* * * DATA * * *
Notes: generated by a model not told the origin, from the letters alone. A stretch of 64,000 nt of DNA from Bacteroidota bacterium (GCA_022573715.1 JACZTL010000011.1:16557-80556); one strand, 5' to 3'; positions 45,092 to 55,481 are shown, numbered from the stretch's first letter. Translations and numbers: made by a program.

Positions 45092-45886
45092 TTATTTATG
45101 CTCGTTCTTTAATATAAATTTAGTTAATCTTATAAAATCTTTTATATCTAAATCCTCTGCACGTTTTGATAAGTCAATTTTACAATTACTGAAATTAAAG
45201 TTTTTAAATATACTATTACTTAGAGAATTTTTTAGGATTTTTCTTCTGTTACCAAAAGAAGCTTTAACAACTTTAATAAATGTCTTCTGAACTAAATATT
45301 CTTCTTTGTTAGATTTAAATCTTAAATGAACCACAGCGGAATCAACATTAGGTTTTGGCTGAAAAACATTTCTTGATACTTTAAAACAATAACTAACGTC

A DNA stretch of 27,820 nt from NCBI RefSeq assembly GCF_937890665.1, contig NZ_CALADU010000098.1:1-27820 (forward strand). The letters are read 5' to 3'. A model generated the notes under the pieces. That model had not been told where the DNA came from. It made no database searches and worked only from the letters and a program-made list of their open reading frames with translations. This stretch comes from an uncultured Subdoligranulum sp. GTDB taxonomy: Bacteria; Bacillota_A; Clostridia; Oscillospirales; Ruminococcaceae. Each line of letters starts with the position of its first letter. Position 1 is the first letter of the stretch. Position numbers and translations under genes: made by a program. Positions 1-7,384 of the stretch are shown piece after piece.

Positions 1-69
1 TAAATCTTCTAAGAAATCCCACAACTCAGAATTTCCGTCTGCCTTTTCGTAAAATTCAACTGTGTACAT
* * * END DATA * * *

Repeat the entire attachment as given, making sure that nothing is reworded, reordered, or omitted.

Notes: generated by a model not told the origin, from the letters alone. A stretch of 64,000 nt of DNA from Bacteroidota bacterium (GCA_022573715.1 JACZTL010000011.1:16557-80556); one strand, 5' to 3'; positions 45,092 to 55,481 are shown, numbered from the stretch's first letter. Translations and numbers: made by a program.

Positions 45092-45886
45092 TTATTTATG
45101 CTCGTTCTTTAATATAAATTTAGTTAATCTTATAAAATCTTTTATATCTAAATCCTCTGCACGTTTTGATAAGTCAATTTTACAATTACTGAAATTAAAG
45201 TTTTTAAATATACTATTACTTAGAGAATTTTTTAGGATTTTTCTTCTGTTACCAAAAGAAGCTTTAACAACTTTAATAAATGTCTTCTGAACTAAATATT
45301 CTTCTTTGTTAGATTTAAATCTTAAATGAACCACAGCGGAATCAACATTAGGTTTTGGCTGAAAAACATTTCTTGATACTTTAAAACAATAACTAACGTC

A DNA stretch of 27,820 nt from NCBI RefSeq assembly GCF_937890665.1, contig NZ_CALADU010000098.1:1-27820 (forward strand). The letters are read 5' to 3'. A model generated the notes under the pieces. That model had not been told where the DNA came from. It made no database searches and worked only from the letters and a program-made list of their open reading frames with translations. This stretch comes from an uncultured Subdoligranulum sp. GTDB taxonomy: Bacteria; Bacillota_A; Clostridia; Oscillospirales; Ruminococcaceae. Each line of letters starts with the position of its first letter. Position 1 is the first letter of the stretch. Position numbers and translations under genes: made by a program. Positions 1-7,384 of the stretch are shown piece after piece.

Positions 1-69
1 TAAATCTTCTAAGAAATCCCACAACTCAGAATTTCCGTCTGCCTTTTCGTAAAATTCAACTGTGTACAT